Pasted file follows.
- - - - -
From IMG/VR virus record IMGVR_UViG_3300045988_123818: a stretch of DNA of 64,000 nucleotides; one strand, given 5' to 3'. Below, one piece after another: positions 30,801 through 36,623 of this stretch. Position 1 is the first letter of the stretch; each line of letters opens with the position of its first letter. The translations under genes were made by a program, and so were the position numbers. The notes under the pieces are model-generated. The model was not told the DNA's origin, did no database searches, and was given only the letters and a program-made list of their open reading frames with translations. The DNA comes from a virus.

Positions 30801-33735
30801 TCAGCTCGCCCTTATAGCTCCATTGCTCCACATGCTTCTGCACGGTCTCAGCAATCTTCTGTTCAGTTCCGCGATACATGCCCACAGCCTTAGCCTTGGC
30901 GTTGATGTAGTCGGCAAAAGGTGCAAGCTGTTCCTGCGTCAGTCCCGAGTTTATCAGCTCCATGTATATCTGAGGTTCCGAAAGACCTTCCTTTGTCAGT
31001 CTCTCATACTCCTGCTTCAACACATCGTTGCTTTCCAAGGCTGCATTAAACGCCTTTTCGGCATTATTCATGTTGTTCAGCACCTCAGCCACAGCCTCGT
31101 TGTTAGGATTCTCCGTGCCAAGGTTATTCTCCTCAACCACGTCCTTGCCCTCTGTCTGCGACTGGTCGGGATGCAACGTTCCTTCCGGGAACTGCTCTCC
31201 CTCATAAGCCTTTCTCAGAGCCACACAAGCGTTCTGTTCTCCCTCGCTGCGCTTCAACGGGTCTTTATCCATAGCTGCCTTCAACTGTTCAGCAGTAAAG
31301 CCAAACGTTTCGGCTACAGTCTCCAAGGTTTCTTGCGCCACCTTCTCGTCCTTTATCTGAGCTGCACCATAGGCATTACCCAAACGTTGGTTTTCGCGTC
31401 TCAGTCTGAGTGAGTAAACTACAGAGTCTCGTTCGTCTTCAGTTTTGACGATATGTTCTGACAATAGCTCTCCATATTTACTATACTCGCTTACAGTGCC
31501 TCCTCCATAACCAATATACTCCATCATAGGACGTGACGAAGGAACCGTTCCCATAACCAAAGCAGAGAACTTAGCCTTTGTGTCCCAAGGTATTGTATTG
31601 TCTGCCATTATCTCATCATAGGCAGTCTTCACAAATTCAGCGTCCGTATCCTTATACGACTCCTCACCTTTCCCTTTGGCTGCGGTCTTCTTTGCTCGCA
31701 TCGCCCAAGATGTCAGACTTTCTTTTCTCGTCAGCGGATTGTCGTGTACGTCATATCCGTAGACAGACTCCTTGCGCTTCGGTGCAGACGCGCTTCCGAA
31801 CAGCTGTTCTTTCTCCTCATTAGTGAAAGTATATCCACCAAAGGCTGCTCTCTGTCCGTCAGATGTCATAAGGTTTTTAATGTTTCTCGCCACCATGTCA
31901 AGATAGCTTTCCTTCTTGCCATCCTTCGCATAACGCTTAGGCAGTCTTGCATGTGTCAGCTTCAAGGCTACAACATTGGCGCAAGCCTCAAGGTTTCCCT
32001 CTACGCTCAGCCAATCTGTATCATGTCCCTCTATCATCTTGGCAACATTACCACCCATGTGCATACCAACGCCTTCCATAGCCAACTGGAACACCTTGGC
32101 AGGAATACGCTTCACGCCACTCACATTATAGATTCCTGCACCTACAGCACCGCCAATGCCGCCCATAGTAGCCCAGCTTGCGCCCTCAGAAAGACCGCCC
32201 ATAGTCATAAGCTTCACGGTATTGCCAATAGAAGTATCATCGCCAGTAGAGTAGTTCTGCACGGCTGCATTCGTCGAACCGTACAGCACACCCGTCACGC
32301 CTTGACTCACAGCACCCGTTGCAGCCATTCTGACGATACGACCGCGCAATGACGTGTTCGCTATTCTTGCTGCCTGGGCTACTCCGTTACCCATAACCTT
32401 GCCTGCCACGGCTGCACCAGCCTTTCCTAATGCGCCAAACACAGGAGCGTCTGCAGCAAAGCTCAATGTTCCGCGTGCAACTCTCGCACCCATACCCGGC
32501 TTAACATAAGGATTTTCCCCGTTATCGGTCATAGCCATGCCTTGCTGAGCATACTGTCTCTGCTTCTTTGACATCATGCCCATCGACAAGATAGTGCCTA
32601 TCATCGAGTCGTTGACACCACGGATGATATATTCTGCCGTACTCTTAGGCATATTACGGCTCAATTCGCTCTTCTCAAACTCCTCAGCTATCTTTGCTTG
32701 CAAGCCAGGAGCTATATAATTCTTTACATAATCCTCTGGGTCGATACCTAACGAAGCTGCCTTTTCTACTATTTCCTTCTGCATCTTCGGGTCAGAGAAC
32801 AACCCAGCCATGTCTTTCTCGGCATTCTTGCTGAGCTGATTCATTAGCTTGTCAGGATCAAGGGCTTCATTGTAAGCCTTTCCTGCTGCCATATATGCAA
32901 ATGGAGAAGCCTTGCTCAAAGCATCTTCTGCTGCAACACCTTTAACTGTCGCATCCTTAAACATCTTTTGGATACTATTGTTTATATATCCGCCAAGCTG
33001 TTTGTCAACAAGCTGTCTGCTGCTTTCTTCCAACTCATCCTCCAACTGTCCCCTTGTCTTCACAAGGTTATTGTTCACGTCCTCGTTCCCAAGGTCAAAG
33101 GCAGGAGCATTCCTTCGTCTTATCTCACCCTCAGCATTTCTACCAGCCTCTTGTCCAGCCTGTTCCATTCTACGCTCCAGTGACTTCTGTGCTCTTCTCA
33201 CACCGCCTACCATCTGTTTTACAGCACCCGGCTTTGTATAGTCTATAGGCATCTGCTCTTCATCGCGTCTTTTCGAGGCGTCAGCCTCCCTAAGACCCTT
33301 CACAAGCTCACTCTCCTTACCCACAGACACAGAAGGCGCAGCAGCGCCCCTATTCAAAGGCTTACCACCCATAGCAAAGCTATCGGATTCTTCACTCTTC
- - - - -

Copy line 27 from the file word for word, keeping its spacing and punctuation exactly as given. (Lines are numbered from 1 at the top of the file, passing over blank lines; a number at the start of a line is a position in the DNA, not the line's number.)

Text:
33201 CACCGCCTACCATCTGTTTTACAGCACCCGGCTTTGTATAGTCTATAGGCATCTGCTCTTCATCGCGTCTTTTCGAGGCGTCAGCCTCCCTAAGACCCTT